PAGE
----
The biggest problem with retribution theology, Job begins, is that it doesn’t really explain the ways of the world. As he looks around, he finds numerous examples of the wicked prospering. They grow old, they are safe, and they are successful. What’s more, they die happy, even though they deny God. The picture that Job paints here is similar to the one that Eliphaz drew of the good man, so it may be that Job intends a deliberate contrast. Ironically, Job’s friends have accused him of opposing God by challenging His ways, but it is they themselves who have been, in essence, telling God how the world should be run.

The book of Job doesn’t answer the problem of evil. We need to look elsewhere in Scripture to consider various aspects of this difficult question. Psalm 73 is a good place to start. Here the psalmist considers the apparent success of the wicked and wonders if he has been faithful in vain. The turning point comes in v. 17, where the psalmist begins to understand the final destiny of the wicked beyond this life. Then his heart is encouraged, as he considers his own eternal destiny with the Lord.

1 Chronicles 1-4

1 Chronicles 1-4…God wants our obedience.

Two basic principles enumerated in the list of names in these first four chapters prevail throughout the OT. Namely, obedience brings blessing, disobedience brings judgment. In the Chronicles, when the king obeyed and trusted the Lord, God blessed and protected. But when the king disobeyed and/or put his trust in something or someone other than the Lord, God withdrew His blessing and protection.

Three basic failures by the kings of Judah brought God’s wrath:

1) personal sin

2) false worship/idolatry

3) trust in man rather than God

Before we quickly move past these failures and assume this was something only experienced in the OT, we need to look at our own hearts. We are guilty of these things daily. So, we need to repent and put our hope in Christ daily. Also, we need to conform our thoughts and hearts to God’s word. Only then can we mature in these areas.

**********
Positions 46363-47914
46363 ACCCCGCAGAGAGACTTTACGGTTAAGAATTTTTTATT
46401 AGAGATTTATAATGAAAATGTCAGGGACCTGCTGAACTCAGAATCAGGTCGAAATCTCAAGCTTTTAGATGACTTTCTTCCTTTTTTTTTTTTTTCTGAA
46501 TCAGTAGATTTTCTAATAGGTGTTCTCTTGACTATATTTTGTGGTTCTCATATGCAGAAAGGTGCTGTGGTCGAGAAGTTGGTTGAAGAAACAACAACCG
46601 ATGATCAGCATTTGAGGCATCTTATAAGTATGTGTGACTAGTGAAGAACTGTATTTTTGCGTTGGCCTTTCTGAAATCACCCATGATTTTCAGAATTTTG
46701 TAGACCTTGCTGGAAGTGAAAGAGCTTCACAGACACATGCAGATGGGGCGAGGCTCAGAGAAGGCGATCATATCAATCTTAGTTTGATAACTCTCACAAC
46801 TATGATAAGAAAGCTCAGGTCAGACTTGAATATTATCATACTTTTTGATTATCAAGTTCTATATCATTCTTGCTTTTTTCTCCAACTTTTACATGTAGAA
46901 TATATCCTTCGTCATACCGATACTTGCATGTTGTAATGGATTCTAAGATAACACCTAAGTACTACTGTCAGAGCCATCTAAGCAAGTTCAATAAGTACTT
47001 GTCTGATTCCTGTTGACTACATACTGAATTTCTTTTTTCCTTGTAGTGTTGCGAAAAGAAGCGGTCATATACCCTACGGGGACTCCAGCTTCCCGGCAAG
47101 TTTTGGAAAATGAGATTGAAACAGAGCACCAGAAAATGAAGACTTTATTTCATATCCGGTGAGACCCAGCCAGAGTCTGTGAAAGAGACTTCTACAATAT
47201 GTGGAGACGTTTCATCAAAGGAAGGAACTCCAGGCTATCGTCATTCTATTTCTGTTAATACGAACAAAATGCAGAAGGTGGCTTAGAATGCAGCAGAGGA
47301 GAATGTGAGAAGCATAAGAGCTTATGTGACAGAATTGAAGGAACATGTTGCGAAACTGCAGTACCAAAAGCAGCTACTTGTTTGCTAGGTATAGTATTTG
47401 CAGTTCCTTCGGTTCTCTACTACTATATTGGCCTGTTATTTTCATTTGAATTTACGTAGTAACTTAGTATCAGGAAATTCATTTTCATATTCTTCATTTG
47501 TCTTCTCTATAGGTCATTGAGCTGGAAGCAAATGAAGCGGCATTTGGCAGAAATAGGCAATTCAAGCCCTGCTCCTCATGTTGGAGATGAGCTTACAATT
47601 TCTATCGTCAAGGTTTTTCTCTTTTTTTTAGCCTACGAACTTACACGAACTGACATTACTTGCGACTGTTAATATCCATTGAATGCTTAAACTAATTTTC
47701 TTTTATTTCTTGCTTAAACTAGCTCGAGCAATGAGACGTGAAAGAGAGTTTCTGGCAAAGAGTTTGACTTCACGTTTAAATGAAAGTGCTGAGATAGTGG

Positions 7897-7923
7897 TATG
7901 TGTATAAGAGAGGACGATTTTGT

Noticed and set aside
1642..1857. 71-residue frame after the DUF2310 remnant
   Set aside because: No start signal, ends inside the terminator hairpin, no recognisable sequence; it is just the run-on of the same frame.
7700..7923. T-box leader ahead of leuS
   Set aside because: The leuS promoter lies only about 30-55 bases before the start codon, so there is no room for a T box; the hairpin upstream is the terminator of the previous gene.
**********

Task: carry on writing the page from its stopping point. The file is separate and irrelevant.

Deuteronomy 1-4

Deuteronomy 1-4…Israel refuses to enter the promised land, they wander in the wilderness for years, Moses is forbidden to enter the land, and God commands obedience through Moses.

Unbelief is at the core of all sin. In Deuteronomy 1, unbelieving hearts were driving the refusal to enter the land. All disobedience to God’s laws, and distrust of his power and goodness, flow from disbelief of his word, as all true obedience springs from faith.

Only a short account of the long stay of Israel in the wilderness is given in Deuteronomy 2. God not only rebuked them for their unbelief, but prepared them for Canaan by humbling them, teaching them to hate their lusts, to follow God, and to find contentment in Him.

God’s refusal to answer Moses’ prayer to enter the promised land is a helpful lesson for us. God matures us by denying many things we desire. He hears all our prayers, but doesn’t give us all we pray for. The prosperity gospel ignores Deuteronomy 3, because Moses’ lack of faith wasn’t the reason for him not getting what he wanted. God is good, and disciplines those He loves, which often includes holding back things we want.

We see even in Deuteronomy 4 that we cannot earn our salvation. Our obedience as individuals cannot merit a right relationship with God. but it is the only evidence that we are saved. We are saved by faith alone, through grace alone, but our faith should not be alone without fruit. A fruitless faith is described by Jesus in Matthew 13 (The Parable of the Sower) as being one that doesn’t result in eternal life.

Leviticus 13-15

Leviticus 13-15…Regulations and cleansing instructions on uncleanness.